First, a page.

Graph of the interaction effect between different approaches and therapies. EMDR = Eye Movement Desensitization and Reprocessing, BSP = Brainspotting, BSM = Body Scan Meditation, BR = Book Reading.
Source: D’Antoni F, et al. Psychotherapeutic Techniques for Distressing Memories: A Comparative Study between EMDR, Brainspotting, and Body Scan Meditation. (2022)

While EMDR is beneficial it may have potential side effects that participants need to plan for and manage during the therapy process, such as:

  • strong emotional fluctuations
  • increased recall of traumatic or distressing memories
  • vivid, intense dreams
  • feelings of vulnerability
  • lightheadedness
  • physical stress responses (nausea, headache)

Despite positive study results, researchers suggest that much of the current evidence relies on small sample sizes and provides limited follow-up data.

Related Questions

1. For which conditions or situations ACT therapy is not good for?
Acceptance and commitment therapy is not effective for addressing past traumas or helping clients who have psychosis or cognitive impairments.

Also,  ACT does not work for everyone.

2. Can I do Cognitive–Behavioural therapy on my own?
There are multiple options for doing CBT without a therapist, including self-help books and online treatments. 

Many studies have shown that self-directed CBT can be very effective.

3. What is the difference between EFT (Emotional Freedom Technique) and EMDR (Eye Movement Desensitisation and Reprocessing)?
EMDR focuses on reprocessing traumatic memories by using bilateral stimulation, whereas EFT focuses on releasing negative emotions associated with traumatic experiences by tapping on specific meridian points.[21]

If you have a question about any of the therapies that we shared, please let us know in the comments.

Annemieke Van Dam is the founder of Livewell Hypnotherapy, and is a hypnotherapist and life and wellness coach operating onsite and online, New Zealand wide and internationally. 

Prior to becoming a hypnotherapist, Annemieke was a manager, advisor and consultant working in the corporate, education and local government sectors in the areas of health, safety and wellbeing.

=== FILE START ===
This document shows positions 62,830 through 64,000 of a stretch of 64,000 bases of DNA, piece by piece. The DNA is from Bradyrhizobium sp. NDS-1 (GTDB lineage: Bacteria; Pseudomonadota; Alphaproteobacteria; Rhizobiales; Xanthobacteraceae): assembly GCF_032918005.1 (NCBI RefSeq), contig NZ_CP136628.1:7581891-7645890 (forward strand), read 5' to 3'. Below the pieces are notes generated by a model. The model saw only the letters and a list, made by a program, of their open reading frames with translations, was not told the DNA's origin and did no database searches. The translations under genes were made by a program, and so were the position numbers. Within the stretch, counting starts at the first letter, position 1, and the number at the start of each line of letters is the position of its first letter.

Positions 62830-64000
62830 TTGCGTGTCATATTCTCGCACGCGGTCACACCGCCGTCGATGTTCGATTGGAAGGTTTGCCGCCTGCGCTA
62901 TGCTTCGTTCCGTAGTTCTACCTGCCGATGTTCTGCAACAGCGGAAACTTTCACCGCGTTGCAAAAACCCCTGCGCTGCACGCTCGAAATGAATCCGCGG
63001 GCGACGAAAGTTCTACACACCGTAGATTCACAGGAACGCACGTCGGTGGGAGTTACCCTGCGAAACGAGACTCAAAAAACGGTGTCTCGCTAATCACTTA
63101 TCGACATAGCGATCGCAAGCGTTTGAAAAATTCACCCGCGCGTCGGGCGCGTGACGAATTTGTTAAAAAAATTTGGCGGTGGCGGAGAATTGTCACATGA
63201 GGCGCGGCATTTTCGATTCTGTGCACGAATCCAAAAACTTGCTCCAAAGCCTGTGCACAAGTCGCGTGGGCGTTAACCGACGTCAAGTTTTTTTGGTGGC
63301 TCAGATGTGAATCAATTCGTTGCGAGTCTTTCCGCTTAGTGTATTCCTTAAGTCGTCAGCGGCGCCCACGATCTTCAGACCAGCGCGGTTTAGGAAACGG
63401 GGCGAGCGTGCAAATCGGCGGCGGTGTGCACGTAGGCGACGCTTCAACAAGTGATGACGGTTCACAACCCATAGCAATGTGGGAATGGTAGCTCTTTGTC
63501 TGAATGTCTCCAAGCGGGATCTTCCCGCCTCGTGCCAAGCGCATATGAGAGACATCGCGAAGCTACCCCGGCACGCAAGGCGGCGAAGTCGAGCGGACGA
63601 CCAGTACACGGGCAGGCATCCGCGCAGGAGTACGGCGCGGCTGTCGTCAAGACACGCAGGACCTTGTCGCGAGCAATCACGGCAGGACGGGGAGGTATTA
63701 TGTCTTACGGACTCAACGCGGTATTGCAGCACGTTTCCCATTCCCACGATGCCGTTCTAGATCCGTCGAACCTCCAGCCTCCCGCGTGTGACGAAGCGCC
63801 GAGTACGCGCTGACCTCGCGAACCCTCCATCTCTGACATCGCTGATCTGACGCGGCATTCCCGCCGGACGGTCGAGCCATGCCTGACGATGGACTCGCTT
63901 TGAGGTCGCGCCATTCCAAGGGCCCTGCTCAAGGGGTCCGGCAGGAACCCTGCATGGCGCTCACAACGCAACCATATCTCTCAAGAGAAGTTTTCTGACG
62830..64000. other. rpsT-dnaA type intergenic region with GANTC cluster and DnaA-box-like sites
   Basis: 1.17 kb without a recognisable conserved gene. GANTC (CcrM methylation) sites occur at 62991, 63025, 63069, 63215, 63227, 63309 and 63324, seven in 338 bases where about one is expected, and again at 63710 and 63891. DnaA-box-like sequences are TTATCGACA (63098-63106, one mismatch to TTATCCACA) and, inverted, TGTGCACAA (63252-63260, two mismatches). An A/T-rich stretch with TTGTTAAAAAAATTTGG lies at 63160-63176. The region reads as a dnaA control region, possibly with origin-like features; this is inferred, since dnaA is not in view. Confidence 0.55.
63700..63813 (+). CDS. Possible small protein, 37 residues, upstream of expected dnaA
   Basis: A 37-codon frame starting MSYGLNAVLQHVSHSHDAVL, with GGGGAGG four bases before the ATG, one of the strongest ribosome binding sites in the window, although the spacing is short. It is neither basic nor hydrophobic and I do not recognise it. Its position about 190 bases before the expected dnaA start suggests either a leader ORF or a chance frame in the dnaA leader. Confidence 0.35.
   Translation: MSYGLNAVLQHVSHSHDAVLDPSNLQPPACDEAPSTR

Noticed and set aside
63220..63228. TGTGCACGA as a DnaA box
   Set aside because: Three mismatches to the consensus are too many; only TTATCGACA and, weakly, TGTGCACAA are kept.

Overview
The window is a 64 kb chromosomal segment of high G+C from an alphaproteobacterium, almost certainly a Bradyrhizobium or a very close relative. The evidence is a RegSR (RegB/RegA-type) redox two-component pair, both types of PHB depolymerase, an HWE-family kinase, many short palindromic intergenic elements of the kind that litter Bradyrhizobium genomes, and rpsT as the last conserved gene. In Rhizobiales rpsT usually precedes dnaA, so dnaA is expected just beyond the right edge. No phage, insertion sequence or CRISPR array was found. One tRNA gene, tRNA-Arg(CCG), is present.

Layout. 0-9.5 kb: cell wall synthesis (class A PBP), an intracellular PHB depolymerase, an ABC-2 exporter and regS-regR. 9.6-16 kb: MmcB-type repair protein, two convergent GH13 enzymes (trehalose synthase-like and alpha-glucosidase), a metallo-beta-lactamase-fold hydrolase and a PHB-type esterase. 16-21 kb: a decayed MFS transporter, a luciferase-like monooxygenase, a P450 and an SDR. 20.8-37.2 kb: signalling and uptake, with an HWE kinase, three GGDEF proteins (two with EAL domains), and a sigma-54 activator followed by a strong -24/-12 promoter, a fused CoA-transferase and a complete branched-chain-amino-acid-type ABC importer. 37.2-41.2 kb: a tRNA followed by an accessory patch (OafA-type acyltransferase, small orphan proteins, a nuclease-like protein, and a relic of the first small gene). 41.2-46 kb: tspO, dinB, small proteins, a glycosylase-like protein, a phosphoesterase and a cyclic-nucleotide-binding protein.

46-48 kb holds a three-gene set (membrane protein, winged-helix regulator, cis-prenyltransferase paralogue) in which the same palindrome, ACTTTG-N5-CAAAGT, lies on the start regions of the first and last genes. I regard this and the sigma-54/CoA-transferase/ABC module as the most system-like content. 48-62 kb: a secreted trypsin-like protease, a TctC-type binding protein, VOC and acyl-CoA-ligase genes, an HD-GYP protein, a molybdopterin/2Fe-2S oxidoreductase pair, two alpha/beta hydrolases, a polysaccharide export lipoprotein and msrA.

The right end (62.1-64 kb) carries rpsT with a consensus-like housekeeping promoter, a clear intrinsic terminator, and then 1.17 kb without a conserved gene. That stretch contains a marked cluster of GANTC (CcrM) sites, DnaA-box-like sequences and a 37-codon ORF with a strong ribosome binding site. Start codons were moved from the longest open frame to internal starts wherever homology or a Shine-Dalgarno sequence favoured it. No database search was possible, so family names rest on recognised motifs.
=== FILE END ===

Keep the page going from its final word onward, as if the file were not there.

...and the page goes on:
After experiencing personal challenges, Annemieke was determined to establish her practice and help others in a more direct and meaningful way. Now, she is looking to reach and help more people on their journey to wellbeing.


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(2) Psychology Today. (2022). Acceptance and Commitment Therapy. Retrieved from 

(3) Tjak, J. G. L. Davis, M. L. Morina, N. Powers, M. B. Smits, J. A.  J. Emmelkamp, P. M. G. (2015). A Meta-Analysis of the Efficacy of Acceptance and Commitment Therapy for Clinical Relevant Mental and Physical Health Problems. 

(4) Jensen, A. V. (2022). Acceptance and Commitment Therapy (ACT) The Pros and Cons. Retrieved from

(5) Guse, W. (nd). What Is BWRT? Retrieved from 

(6) BWRT_Coach. (2020). Top 5 Benefits of BWRT. Retrieved from

(7) Bell, J. (2020). Brain working recursive therapy: The ‘spectacular” treatment providing instant relief for mental health problems. Retrieved from

(8) Stravland, H. Refvik, C. Cid, J. Lockhat, R. Hammar, A. (2021). A brief intervention for PTSD versus treatment as usual: Study protocol for a non-inferiority randomized controlled trial. Retrieved from

(9) Chanel, S.P. Kuckel, D.P.  Hueker, M.R. (2023). Cognitive Behavior Therapy. Retrieved from

(10) Hofmann,S. Asnaani, A. Vonk,I. Sawyer, A. T. Fang, A. (2012). The Efficacy of Cognitive Behavioral Therapy: A Review of Meta-analyses. Retrieved from

(11) Newport Institute. (nd), What is Emotional Freedom Technique, Retrieved from

(12) Bach, D. Groesbeck, G. Stapleton, P. Sims, R. Blickheuser, K. Church, D. (2019). Clinical EFT ( Emotional Freedom Techniques) Improves Physiological Markers of Health. Retrieved from

(13) Mahima, K. Hanan, K. (2014). The effectiveness of Emotional Freedom Techniques (EFT) for improving the physical, mental and emotional health of people with chronic diseases and/or mental health conditions: a systematic review protocol. Retrieved from

(14) Church, D. Hawk, C. Brooks, A. J. Toukolehto, O. Wren, M. Dinter, I. Stein, P. (2013). Psychological trauma symptom improvement in veterans using emotional freedom techniques: a randomized controlled trial.

(15) The British Hypnosis Research and Training Institute. (2020). What is Eriksonian Hypnosis Definition and History. Retrieved from

(16) B-Byonotized (nd). What you should know about Ericksonian Hypnosis Techniques. Retrieved from

(17) Mathews, W. J. (2008). Ericksonian approaches to hypnosis and therapy and where we are now. 

(18) Gillette, H. (2012). What is EMDR Therapy? Retrieved from

(19) Scelles, C. Business, L. C. (2021). EMDR as Treatment Option for Conditions other than PTSD. Retrieved from

(20) Wilson, G. Farrell, D. Barron, I. Hutchins, J. Whybrow, D. Kierman, M. D. (2018). The Use of Eye Movement Desensitisation Reprocessing (EMDR) Therapy in Treating Post Traumatic Stress Disorder – A Systematic Narrative Review. Retrieved from

(21) Cotton, A. (2022). What is the Difference between EFT and EMDR?. Retrieved from